"no CUDA-capable device is available" after 2 hours simulation

“no CUDA-capable device is available” is the message I got each time after approximately 2 hours of the simulation running using CUDA.
Here is some details:
I am iterating through a list of datafiles and doing some similar simulations for these datafiles. If I restart my simulation after this error message, starting from the file where my error appeared, it works perfectly fine next 2 hours and dies again. So, it does not seem to be data-related problem. I also checked the temperature (for 30 min run) and it did not get over 55C, so it does not seem to be heat-related problem either. Does someone experienced this kind of problems before when running long simulations? Any ideas what could it be related to?
The system: GTX 295 (zotac), driver 8.17.11.9562, Win Vista 64x, CUDA 3.0 (x86).

Below is a kown issue from the release notes of 3.0, thought it might be relevant.

Individual kernels are limited to a 2-second runtime by Windows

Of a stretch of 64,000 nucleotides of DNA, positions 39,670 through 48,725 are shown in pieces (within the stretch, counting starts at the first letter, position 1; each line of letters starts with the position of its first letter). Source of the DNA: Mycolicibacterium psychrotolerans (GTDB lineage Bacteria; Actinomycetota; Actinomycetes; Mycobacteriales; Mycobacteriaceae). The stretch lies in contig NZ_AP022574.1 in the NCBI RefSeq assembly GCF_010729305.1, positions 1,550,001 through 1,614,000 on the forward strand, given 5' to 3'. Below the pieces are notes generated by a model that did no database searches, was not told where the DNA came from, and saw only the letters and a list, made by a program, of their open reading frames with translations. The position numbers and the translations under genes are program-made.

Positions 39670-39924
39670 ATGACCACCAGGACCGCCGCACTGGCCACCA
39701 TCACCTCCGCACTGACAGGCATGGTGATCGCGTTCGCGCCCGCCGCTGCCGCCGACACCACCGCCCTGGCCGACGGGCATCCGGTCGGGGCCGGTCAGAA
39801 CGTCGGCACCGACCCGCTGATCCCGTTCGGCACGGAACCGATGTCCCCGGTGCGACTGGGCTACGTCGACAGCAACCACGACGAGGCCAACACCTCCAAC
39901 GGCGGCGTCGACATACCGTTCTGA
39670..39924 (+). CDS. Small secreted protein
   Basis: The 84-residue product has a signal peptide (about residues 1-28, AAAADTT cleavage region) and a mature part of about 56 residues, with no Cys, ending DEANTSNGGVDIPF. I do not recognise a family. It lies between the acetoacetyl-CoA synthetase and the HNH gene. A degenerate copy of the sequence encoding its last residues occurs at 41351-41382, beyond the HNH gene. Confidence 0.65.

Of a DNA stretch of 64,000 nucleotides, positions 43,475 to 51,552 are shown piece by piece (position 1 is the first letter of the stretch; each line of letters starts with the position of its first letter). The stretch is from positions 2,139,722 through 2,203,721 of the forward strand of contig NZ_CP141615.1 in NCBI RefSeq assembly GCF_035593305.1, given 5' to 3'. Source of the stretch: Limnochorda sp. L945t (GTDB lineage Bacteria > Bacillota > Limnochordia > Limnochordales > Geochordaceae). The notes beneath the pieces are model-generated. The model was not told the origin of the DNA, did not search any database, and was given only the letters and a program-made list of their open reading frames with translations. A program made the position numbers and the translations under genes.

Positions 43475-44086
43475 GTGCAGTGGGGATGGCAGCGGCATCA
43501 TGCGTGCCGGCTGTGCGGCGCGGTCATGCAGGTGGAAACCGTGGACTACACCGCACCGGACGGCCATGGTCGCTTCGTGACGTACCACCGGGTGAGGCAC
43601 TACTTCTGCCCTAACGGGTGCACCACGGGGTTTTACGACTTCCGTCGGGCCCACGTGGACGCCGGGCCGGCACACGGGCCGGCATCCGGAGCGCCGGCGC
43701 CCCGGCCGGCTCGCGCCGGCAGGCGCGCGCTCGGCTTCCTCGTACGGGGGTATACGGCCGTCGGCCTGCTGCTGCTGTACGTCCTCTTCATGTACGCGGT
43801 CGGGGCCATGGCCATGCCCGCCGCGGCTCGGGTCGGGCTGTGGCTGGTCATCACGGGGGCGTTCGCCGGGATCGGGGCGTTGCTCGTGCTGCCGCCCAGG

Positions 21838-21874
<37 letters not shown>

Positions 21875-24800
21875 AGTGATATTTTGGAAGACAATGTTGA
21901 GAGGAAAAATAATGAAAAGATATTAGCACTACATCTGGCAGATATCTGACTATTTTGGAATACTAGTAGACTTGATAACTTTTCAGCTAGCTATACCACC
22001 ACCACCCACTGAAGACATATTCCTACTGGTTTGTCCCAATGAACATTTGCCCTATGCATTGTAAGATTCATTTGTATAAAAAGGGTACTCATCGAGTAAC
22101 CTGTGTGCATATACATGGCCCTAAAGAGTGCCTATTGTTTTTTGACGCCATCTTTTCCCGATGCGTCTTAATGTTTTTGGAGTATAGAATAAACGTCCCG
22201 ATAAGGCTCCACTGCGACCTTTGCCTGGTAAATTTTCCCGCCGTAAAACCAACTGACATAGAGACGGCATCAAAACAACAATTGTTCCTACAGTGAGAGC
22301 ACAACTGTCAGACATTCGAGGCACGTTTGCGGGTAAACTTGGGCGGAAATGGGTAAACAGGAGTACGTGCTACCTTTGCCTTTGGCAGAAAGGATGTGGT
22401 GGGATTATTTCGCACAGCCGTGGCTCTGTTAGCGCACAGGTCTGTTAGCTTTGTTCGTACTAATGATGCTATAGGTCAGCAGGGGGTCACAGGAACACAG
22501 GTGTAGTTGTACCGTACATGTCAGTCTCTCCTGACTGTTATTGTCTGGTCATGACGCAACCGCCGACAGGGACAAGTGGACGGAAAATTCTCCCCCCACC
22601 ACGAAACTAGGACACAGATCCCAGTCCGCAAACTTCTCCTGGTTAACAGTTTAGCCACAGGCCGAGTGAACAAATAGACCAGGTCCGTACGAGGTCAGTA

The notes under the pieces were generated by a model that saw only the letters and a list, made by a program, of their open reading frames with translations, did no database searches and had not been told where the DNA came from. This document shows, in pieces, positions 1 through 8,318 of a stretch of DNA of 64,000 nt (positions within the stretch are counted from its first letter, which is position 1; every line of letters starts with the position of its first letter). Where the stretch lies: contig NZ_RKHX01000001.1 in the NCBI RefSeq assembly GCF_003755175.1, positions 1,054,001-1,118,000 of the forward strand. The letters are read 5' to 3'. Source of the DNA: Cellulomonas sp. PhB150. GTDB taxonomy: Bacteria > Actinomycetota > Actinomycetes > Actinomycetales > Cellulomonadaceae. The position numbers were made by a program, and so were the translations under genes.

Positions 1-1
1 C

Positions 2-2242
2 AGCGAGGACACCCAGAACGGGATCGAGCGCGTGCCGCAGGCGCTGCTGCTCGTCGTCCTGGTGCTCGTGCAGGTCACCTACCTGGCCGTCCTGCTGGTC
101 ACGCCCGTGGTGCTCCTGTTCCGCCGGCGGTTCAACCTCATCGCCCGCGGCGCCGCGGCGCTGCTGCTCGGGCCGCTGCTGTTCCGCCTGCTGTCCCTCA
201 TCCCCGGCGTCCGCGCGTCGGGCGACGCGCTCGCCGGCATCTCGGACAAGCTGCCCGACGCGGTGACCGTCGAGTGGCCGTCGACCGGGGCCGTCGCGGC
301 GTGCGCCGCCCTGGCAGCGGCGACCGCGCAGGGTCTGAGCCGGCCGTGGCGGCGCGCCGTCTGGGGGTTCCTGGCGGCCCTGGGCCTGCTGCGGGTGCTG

Vista. Kernels that run for longer than 2 seconds will trigger
the Timeout Detection and Recovery (TDR) mechanism. For more
information, see
http://www.microsoft.com/whdc/device/displ…dm_timeout.mspx.

GPUs without a display attached are not subject to the 2 second
runtime restriction. For this reason it is recommended that
CUDA be run on a GPU that is NOT attached to a display and
does not have the Windows desktop extended onto it. In this
case, the system must contain at least one NVIDIA GPU that
serves as the primary graphics adapter. Thus, for devices like S1070
that do not have an attached display, users may disable the Windows TDR
timeout. Disabling the TDR timeout will allow kernels to run for
extended periods of time without triggering an error.

The following is an example .reg script:

Windows Registry Editor Version 5.00

[HKEY_LOCAL_MACHINE\SYSTEM\CurrentControlSet\Control\GraphicsDrivers]
"TdrLevel"=dword:00000000

My Windows TDR timeout is switched off to enable Nsight, but anyway I can not see the relation. I have multiple kernel executions during these 2 hours, and none of them is actually running longer than 2 seconds.